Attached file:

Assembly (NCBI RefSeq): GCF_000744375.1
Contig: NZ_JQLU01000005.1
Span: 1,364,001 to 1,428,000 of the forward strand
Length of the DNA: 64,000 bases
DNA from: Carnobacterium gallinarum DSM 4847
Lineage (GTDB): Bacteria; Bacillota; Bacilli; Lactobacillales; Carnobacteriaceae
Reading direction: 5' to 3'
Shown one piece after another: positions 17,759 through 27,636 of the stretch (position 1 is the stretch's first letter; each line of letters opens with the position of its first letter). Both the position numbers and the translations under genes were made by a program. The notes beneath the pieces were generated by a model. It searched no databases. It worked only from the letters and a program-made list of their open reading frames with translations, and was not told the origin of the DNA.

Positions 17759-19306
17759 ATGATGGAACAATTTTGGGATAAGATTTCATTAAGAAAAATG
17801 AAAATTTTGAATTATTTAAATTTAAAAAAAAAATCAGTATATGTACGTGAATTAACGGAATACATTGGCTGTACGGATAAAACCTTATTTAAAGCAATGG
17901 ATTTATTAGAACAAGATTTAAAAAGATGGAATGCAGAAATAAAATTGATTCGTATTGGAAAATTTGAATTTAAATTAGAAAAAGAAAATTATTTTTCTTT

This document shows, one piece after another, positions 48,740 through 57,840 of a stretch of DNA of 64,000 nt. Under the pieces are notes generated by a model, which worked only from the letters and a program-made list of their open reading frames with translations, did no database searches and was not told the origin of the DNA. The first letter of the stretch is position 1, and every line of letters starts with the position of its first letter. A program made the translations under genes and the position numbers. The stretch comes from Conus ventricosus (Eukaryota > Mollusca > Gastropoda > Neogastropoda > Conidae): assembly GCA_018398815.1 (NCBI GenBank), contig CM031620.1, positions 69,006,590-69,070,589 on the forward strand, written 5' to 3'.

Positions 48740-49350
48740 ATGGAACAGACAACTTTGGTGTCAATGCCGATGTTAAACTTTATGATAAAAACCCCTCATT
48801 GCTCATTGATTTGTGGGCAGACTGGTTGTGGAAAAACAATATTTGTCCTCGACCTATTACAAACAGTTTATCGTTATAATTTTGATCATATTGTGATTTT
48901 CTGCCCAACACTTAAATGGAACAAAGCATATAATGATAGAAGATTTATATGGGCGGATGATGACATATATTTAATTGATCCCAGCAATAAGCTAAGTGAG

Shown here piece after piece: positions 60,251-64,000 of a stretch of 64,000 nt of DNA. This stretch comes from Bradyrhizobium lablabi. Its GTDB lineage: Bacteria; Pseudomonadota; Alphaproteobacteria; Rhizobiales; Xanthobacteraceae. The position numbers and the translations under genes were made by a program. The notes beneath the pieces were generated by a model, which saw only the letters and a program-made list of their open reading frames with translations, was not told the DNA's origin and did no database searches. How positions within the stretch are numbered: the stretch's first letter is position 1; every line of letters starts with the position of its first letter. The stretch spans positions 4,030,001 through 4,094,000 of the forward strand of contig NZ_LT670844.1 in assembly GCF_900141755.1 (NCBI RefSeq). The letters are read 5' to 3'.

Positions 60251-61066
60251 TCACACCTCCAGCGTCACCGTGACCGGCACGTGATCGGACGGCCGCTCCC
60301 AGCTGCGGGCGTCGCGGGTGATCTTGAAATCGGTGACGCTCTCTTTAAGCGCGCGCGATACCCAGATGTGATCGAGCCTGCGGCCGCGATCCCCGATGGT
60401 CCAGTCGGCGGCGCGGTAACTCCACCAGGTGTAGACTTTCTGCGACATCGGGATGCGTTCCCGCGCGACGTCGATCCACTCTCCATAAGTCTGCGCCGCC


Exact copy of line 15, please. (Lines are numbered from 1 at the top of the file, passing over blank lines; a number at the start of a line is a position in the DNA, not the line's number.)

48740 ATGGAACAGACAACTTTGGTGTCAATGCCGATGTTAAACTTTATGATAAAAACCCCTCATT